Large commercial trucks have become a part of modern American life. They are so ubiquitous that it is uncommon for individuals to not see one as part of their daily commute. Unfortunately, just because they are common does not mean that they are the safest vehicles on the road. In fact, the exact opposite is true.

Large commercial vehicles pose a massive risk to people in smaller passenger vehicles, with the majority of injuries and fatalities related to commercial truck crashes happening to the people in the smaller vehicle. There are several reasons why commercial trucks are dangerous vehicles, and understanding those risk factors can help you stay safer when sharing the road with these huge trucks.

Commercial trucks have massive blind spots

Many commercial trucks have large rearview mirrors on the sides of their vehicles. The idea is to help expand the visibility for the driver. Even with large mirrors, truck drivers typically can’t see vehicles that are in the lanes directly next to them or behind them in traffic.

On busy roadways, including interstates, drivers may have no choice but to maneuver into these blind spots at some point. Unfortunately, being in direct proximity to a large commercial truck drastically increases the likelihood of the truck driver not seeing you and the potential for a crash.

Knowing to avoid these areas is important, but it’s also important to acknowledge that you cannot always prevent coming close to commercial vehicles in heavy traffic conditions.

Commercial trucks don’t maneuver as well as smaller vehicles

Commercial trucks are a lot taller, longer and heavier than passenger vehicles. That extra size means that they have more momentum and can cause more damage in the event of a crash. It also means that truck drivers need to take great care to preserve control over their vehicle at all times.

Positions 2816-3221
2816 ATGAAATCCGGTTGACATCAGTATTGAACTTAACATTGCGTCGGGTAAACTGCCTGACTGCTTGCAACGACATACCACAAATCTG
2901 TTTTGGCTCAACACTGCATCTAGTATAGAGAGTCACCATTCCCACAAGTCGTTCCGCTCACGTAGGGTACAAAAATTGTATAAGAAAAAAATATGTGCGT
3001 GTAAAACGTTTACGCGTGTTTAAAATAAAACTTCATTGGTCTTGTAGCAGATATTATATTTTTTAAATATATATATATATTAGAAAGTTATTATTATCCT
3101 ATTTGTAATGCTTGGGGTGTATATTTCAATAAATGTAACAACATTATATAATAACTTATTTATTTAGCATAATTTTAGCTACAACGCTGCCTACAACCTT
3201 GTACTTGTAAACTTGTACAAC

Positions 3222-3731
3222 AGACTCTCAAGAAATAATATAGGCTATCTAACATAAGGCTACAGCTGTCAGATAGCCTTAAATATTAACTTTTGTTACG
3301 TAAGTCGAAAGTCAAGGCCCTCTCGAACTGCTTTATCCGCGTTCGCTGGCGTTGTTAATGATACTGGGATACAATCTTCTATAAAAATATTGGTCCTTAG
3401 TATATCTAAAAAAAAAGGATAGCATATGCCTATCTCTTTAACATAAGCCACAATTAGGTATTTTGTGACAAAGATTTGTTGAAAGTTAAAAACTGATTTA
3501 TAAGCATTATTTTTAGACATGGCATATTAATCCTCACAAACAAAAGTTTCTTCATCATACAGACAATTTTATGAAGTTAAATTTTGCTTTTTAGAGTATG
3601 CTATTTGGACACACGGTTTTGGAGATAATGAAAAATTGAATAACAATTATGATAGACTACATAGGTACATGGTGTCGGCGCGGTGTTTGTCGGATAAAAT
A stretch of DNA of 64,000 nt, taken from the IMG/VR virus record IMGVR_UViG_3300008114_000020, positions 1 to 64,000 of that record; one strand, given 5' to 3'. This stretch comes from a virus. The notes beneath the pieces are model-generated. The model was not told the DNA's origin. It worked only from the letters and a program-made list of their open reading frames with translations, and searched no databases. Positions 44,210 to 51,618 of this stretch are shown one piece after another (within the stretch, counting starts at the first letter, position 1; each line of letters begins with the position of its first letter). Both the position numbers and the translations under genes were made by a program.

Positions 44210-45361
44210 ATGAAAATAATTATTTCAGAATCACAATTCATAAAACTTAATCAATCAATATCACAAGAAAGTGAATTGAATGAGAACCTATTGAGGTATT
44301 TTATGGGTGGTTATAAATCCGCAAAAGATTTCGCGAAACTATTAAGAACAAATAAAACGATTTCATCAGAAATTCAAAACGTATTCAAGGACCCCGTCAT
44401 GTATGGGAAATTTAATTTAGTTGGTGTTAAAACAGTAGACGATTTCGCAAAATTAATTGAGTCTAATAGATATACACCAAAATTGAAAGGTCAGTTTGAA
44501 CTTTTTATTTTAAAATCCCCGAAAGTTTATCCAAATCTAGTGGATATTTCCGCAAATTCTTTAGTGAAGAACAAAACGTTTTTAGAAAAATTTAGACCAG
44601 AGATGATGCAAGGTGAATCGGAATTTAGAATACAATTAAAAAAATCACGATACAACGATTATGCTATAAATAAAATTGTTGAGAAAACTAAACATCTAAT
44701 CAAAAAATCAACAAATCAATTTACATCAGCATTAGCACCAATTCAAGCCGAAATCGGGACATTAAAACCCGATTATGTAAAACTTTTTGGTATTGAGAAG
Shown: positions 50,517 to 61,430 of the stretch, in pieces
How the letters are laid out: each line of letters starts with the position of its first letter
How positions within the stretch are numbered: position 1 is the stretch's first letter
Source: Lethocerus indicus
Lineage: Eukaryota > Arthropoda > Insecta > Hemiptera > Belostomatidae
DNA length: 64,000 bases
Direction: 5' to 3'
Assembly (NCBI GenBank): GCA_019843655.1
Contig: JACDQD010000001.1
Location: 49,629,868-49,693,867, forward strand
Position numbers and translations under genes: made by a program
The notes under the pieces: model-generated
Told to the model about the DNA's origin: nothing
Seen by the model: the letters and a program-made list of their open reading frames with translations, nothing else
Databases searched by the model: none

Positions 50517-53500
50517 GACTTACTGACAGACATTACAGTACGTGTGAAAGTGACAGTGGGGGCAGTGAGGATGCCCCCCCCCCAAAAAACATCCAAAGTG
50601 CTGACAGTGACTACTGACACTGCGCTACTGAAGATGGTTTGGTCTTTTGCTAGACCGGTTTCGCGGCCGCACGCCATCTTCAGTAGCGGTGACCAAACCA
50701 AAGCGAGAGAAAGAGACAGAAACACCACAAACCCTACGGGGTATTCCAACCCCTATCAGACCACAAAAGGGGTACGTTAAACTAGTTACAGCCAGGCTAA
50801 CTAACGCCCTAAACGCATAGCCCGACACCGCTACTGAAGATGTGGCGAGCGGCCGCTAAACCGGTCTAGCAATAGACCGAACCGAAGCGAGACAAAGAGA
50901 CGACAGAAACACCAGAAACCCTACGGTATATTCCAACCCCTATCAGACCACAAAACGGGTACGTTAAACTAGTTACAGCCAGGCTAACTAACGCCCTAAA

Everything from turning to stopping is more difficult in a commercial truck. Keeping that in mind could help you avoid some of the most common mistakes, such as cutting off a commercial truck in heavy traffic.

If you merge directly in front of a commercial truck, they may not be able to slow or stop in time without rear-ending your vehicle. While the average rear-end collision is a negligible incident, a semitruck that rear-ends a passenger vehicle could demolish the smaller vehicle in the process.

Truck drivers can make mistakes just like anyone else

Human error is unquestionably the most significant contributing factor to the vast majority of collisions that happen. Some of the biggest risk factors for collisions involve distraction, impairment or fatigue on the part of the driver.

Truck drivers are at high risk for fatigue, in part because they work long hours. They are also at elevated risk for succumbing to the impulse to distract themselves while at the wheel, potentially as a way to stay awake or maintain a connection with loved ones while they are far away.

For individuals who get hurt in a crash caused by negligence, intoxication or fatigue on the part of a commercial driver, it may be possible to hold that driver and their employer responsible for the damages and injuries you suffer.